Step inside this new, buzzy Notting Hill restaurant and you’ll find former Suzi Tros chef John Skotidas plating up Mediterranean treasures like wild red prawn with sundried tomato; whole grilled sea bass; and spiced lamb cutlets to share. It’s warm and buzzy in here, and the bifold doors are pulled back in summer to give the whole place a laid-back, holiday feel. And since you’re on holiday, you should probably check out the basement cocktail bar, too…
Details: 100 Portobello Road, London W11 2QD | Book a table
The roots of this restaurant lie firmly in rural Nutbourne, Sussex… which means they’ve grown an impressive 45 miles in length… from the idyllic farm and vineyard where the Gladwin brothers grew up, and now source a bumper selection of the English countryside’s finest ingredients.
As farmer, chef and restaurant man respectively, they’ve formed the perfect family food cycle: from farm to table – via the kitchen, of course – where Oliver turns already delicious things into delicious-er things like lamb chops with lemon, parsley and harissa. And they’re remembering those roots with a heavy dose of farm decor – expect reclaimed tractor parts, oil drum tables and portraits of cows.
Details: 122 Palace Gardens Terrace, W8 4RT | Book a table
Brought to you by chef heavyweight Jackson Boxer (Brunswick House, St Leonards), Orasay is a polished neighbourhood eatery inspired by the Outer Hebrides, where Boxer spent family holidays as a child. That means well-sourced and exquisitely prepared seafood like grilled white-legged prawns with miso butter & kumquat; aged chalk-stream trout with green apple and smoked yoghurt; and an oyster happy hour every day at 5pm. For drinks, expect twists on classics like the blood orange and chilli Negroni, or explore the mostly European list designed to compliment the food – including bottles from Jacksons’ own personal collection. Just ask for the black book…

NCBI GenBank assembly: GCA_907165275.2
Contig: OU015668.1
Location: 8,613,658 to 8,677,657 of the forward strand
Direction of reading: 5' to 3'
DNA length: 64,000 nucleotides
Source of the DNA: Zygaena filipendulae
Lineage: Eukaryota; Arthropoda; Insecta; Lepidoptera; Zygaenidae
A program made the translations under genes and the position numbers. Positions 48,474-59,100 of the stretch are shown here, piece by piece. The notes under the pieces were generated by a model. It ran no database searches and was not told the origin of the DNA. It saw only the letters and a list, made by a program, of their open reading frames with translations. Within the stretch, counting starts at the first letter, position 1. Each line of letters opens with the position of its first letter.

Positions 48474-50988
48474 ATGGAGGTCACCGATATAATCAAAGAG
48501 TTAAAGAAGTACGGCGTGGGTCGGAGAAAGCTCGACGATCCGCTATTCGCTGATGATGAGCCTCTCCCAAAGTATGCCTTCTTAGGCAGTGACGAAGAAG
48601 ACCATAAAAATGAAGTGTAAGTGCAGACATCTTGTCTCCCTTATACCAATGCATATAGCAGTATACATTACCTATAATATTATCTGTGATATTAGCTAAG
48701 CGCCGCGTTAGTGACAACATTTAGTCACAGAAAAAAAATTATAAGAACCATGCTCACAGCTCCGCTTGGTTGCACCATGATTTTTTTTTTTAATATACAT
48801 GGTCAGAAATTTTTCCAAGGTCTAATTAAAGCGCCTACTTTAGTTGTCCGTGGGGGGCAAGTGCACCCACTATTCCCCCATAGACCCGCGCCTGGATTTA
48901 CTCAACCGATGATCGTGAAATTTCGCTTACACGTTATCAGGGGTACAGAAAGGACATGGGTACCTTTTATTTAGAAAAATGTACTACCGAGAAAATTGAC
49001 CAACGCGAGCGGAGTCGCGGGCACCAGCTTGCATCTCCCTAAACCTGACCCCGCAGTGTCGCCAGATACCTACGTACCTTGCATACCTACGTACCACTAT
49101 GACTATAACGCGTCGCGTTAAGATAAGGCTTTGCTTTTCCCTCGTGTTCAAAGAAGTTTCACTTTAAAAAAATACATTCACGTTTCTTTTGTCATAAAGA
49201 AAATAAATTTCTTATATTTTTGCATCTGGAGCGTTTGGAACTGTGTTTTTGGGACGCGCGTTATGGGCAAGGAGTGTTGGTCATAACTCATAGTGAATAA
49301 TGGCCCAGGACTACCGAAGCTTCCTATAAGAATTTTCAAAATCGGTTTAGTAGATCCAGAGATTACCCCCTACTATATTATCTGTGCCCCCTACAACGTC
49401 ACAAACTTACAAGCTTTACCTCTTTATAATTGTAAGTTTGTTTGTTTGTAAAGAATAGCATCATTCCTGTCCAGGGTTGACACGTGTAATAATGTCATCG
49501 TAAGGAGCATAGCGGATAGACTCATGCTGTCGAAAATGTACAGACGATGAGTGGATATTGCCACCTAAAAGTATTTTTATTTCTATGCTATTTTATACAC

Details: 31 Kensington Park Road, W11 2EU | Book a table
This Notting Hill restaurant comes to us courtesy of Emily Roux and her husband Diego Ferrari — Roux of course being the daughter of Michel Roux Jr., the two-star Michelin chef still heading up Le Gavroche; and the grand-daughter of Albert Roux OBE, also of Le Gavroche, before his son took over. No pressure, then. Together they’ve crafted a Franco-Italian menu that draws from each of their families’ heritage, featuring dishes like celeriac cacio e pepe; wild turbot with black garlic & liquorice; and slow-cooked cuttlefish with potato gnoccho — all served in the comfort of their chic yet friendly restaurant just off Westbourne Park Road.
Details: 209 Westbourne Park Road, Notting Hill, W11 1EA | Book a table
Sunday in Brooklyn
No offence to Saturday, but Sunday In Brooklyn (in Notting Hill) is the winner. The star dish at this brunch spot is the malted pancakes, covered in their signature hazelnut maple praline sauce. And to back them up, you can score some smoked salmon on brioche, a classic shakshuka, a zingy beetroot salad, and much more besides…
Details: 98 Westbourne Grove, W2 5RU | Book a table